Album quilts made by friends and family commemorated the relationships being left behind as women departed for the West. Many of these types of quilts were treasured as mementos of the women's lives. Called albums because each block was unique, as in a photo or autograph album, these quilts often incorporated floral patterns that women found in their own gardens or in the natural landscape of their homes.



Beginning November 1 the Library/Archives Reference Room will be open as follows:

Tuesday: 1-4;
Wednesday - Friday: 9-12 and 1-4;
Saturday: 8-5.

The Reference Room will return to summer hours on March 1.

By Cindy S. Drake, Library Curator

[Allen Family Handout, compiled by John L. Faison]. (Allen family in Douglas County.)

The Barada Story: Pioneers in a New Land, by Joel Brink. (Barada family in the Nemaha Half-Breed Tract, Richardson and Nemaha counties.)

Bertie and Me: Growing Up on a Nebraska Sandhill Ranch in the Early 1900's, by Billie Lee Snyder Thornburg. (Snyder family in McPherson County.)

Hero of the Rhine: The Karl Timmermann Story, by Ken Hechler. (German-American family of Timmermann in Cuming County.)

Krems: Germany, Illinois, Nebraska, compiled . . . Norma (Hobrock) Babcock . . . in collaboration with William H. Krems. . . . (German-American families of Hobrock and Krems in Adams County.)

On the Tenth Wave: Holt County Nebraska, 1931-1945, Growing Up American in the Old Irish Colony, by Ellen Higgins Young. (Irish-American families of Higgins and Withers in Holt County.)

Sommerhalder Family History [compiled by Orma R. Paulson]. (Swiss-American family in Pawnee, Lancaster, Richardson, and Webster counties.)

Three Scheinost Brothers, Joe, Charles, Frank, Marry Three Zoubek Sisters, Katie, Anna, Josie: Genealogy, History, Pictures From the Scheinost Family and the Zoubek Family with Related Busek and Kotab Families, researched and compiled by Phyllis M. Bunnelle, assisted by Philip R. Bunnelle. (Czech-American families in Valley and Boyd counties.)

The Zoubek and the Kotab Families: Genealogy, History, Pictures from the Scheinost Family and the Zoubek Family with Related Busek and Kotab Families, researched and compiled by Phyllis M. Bunnelle. (Czech-American families in Saunders and Knox counties.)


The library is requesting donations to purchase the following titles:

If you would like to donate funds for the purchase of any of these titles or purchase them for the library, contact Cindy S. Drake, 402-471-4786 or


November 13: Sunday at the Museum Series, Michael Murphy, singer-songwriter and player of Native American flute music. 2 p.m., John G. Neihardt State Historic Site, Bancroft. Free and open to the public; reception following. For information call the John G. Neihardt Site, 306 W. Elm Street, Bancroft, at 1-888-777-4667 or

November 17: Brown Bag Lecture, "Topics in Conservation." Join staff members from the Nebraska State Historical Society's Gerald R. Ford Conservation Center in Omaha for topical information about conservation projects in the state. 12 noon, Museum of Nebraska History, Fifteenth and P streets, Lincoln. Free and open to the public.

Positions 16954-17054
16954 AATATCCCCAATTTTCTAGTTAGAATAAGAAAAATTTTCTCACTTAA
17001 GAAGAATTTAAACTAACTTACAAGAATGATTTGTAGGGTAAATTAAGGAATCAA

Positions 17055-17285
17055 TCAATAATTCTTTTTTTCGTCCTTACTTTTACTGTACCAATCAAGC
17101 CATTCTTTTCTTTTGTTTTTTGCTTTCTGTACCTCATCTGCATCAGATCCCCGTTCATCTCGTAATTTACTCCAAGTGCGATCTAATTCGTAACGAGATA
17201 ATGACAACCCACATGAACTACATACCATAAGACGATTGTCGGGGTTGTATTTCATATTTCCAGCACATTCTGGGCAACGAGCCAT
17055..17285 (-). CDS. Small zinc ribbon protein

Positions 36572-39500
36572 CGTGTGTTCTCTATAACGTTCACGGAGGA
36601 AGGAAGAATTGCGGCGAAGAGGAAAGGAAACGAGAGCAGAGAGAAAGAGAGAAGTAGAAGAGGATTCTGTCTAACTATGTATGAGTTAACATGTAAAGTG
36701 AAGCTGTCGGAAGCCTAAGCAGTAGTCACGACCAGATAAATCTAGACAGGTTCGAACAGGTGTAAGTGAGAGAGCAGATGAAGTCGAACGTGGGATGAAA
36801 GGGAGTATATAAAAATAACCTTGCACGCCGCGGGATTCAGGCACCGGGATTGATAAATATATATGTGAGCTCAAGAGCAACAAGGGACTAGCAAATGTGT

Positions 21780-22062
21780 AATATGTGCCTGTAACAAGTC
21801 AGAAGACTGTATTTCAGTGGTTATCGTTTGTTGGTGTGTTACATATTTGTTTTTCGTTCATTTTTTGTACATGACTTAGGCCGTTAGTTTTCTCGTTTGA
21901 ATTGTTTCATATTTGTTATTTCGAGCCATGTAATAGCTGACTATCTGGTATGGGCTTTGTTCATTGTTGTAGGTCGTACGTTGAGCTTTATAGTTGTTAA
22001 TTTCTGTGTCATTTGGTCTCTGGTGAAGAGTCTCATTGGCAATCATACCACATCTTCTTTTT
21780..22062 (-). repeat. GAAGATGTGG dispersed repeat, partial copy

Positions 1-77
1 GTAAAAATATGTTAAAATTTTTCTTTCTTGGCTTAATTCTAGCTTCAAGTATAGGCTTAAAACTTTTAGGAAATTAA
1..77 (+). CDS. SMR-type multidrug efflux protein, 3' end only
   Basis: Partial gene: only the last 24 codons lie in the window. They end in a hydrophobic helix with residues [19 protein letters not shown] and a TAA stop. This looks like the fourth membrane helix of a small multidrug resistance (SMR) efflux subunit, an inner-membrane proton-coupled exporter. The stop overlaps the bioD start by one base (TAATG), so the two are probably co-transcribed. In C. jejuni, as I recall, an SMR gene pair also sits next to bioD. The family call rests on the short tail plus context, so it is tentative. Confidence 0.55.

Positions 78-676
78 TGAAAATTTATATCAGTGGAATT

November 27: Community Holiday Concert, including the Wayne State Madrigal Singers, the Bancroft Holiday Choir, and other ensemble and solo performances. 2 p.m., Bancroft Community Center, Main Street, Bancroft. Tickets are $5 each; proceeds will benefit Neihardt/Black Elk Sculpture Project. For information call the Neihardt Site as above.

December 15: Brown Bag Lecture, "Treasures from the Collections." Tom Mooney, curator of manuscripts, Deb Arenz, senior museum curator, and Paul Eisloeffel, curator of photographs and audio/visual collections, will present an entertaining program focusing on some of the "treasures" found in the collections of the Nebraska State Historical Society. 12 noon, Museum of Nebraska History, Fifteenth and P streets, Lincoln. Free and open to the public.


Indian on horseback logo
at the
Museum Store


The NSHS museum stores invite you
to shop with us during this holiday season!
Members will receive a twenty percent discount
on items purchased December 1-8.


Internet and museum store catalog shoppers can place orders by calling the Lincoln museum store at 402-471-3447 during these dates.

The holiday discount applies at any of our museum stores, located at the Museum of Nebraska History, Fifteenth and P streets, Lincoln; the Gerald R. Ford Conservation Center, Omaha (402-595-1180); the Fort Robinson Museum, near Crawford (308-665-2919); the Chimney Rock National Historic Site near Bayard (308-586-2581); Neligh Mill State Historic Site, Neligh (402-887-4303); and the Senator George W. Norris State Historic Site, McCook (308-345-8484).

Shoppers outside of Lincoln, shopping at the Ford Center or one of the historic sites, should call for hours or visit our website at Not all items can be found at all of our museum stores; however, if you call the Lincoln museum store we will be able to locate the item(s) for you.


MUSEUM of NEBRASKA HISTORY, 15th & "P" Streets, 402-471-3447
10:00 - 4:30, Tuesday - Friday
1:00 - 4:00, Saturday and Sunday
Museum Store Catalog online


September / October 2005 Issue